Over the weekend, I was out with my family on a bike ride. My daughter, who is 3, was riding by herself and loving every minute of it---except for the minute when she drove her bike right into a big pothole.
After she got herself situated again, my husband said, “When you are riding your bike, you want to look at where you want to go, rather than on what you want to avoid.” (Okay, he may not have said it exactly like, but similar enough…)
So what does this have to do with you and professional life?
The people in our lives (including ourselves) can be potholes or even rocks in our path. We want to avoid them at all costs because it could bring us pain or discomfort, yet we are often so focused on them that we ended up hitting them anyways.
The options that many of us see are these:
1) We avoid the trail altogether (find a new job, switch to a new team, drop the dreaded client, etc.)
2) We push and pull, and fight against the rock that is in our way (use our anger to try force the other person to leave or change)
3) We hope and pray that we won’t hit the rock, even though we can’t seem to help it (hope and pray that things will change for the better and deal with any uncomfortable moments along the way.)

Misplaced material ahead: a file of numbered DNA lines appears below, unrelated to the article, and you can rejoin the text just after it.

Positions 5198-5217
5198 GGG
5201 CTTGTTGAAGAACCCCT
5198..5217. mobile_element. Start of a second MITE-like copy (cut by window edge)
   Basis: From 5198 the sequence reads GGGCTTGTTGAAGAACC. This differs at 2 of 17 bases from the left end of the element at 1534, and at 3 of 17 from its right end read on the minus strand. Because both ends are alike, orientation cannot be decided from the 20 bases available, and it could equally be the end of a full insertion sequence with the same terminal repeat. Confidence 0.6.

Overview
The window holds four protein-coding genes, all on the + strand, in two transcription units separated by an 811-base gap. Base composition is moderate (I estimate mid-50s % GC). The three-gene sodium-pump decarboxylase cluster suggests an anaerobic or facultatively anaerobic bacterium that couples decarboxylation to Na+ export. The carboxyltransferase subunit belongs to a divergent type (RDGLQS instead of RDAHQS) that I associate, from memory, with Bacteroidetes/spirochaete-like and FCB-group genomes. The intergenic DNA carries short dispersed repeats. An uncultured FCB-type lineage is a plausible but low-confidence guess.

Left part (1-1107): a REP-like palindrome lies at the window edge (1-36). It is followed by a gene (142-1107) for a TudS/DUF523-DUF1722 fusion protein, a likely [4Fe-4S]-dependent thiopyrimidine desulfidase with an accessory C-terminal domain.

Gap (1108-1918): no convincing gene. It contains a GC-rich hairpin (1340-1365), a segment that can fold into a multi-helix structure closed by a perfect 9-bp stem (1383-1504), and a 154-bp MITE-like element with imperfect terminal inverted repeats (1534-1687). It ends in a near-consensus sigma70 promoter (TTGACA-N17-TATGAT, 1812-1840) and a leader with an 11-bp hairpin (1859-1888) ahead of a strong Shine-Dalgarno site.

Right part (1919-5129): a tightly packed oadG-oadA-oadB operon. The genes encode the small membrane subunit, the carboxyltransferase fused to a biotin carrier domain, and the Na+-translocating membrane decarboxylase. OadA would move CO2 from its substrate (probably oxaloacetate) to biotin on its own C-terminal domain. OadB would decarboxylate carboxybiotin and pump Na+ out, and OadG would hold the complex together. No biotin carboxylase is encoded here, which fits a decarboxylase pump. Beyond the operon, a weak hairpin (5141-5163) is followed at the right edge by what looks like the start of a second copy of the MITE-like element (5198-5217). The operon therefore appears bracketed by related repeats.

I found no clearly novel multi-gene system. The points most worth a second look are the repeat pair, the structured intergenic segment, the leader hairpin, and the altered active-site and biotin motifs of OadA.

But, wouldn’t it be great if we could enjoy the amazingness that the trail has to offer without having to worry about the rocks and potholes?
When I used to find myself up against big rocks, I typically oscillated between options 2 and 3, and when it got too painful, I opted for number 1.
Now I see two other ways to handle the big rocks, so that I can still enjoy the wonderful beauty that comes with the trail:
4) We can practice patience, and eventually smooth down the rock, or fill the pothole, so that we can still enjoy the ride, and not feel threatened by the rocks in our way (tap into your patience and compassion, so that we can see the smoothness that lies underneath the hard exterior)
5) Learn how to ride our bike differently and shift our focus to where we want to go, instead of where we don’t (take a look at our behavior and thought patterns, and start focusing on what we want to create at work, rather than what we don’t want to tolerate.)
If you are where I once was--loving your job, but sick of some of the rocks (people) in the way, I urge you to think about how the final two options could work for you.
If you can’t see the possibility, let me know, and I am happy to help you see what you can’t see for yourself.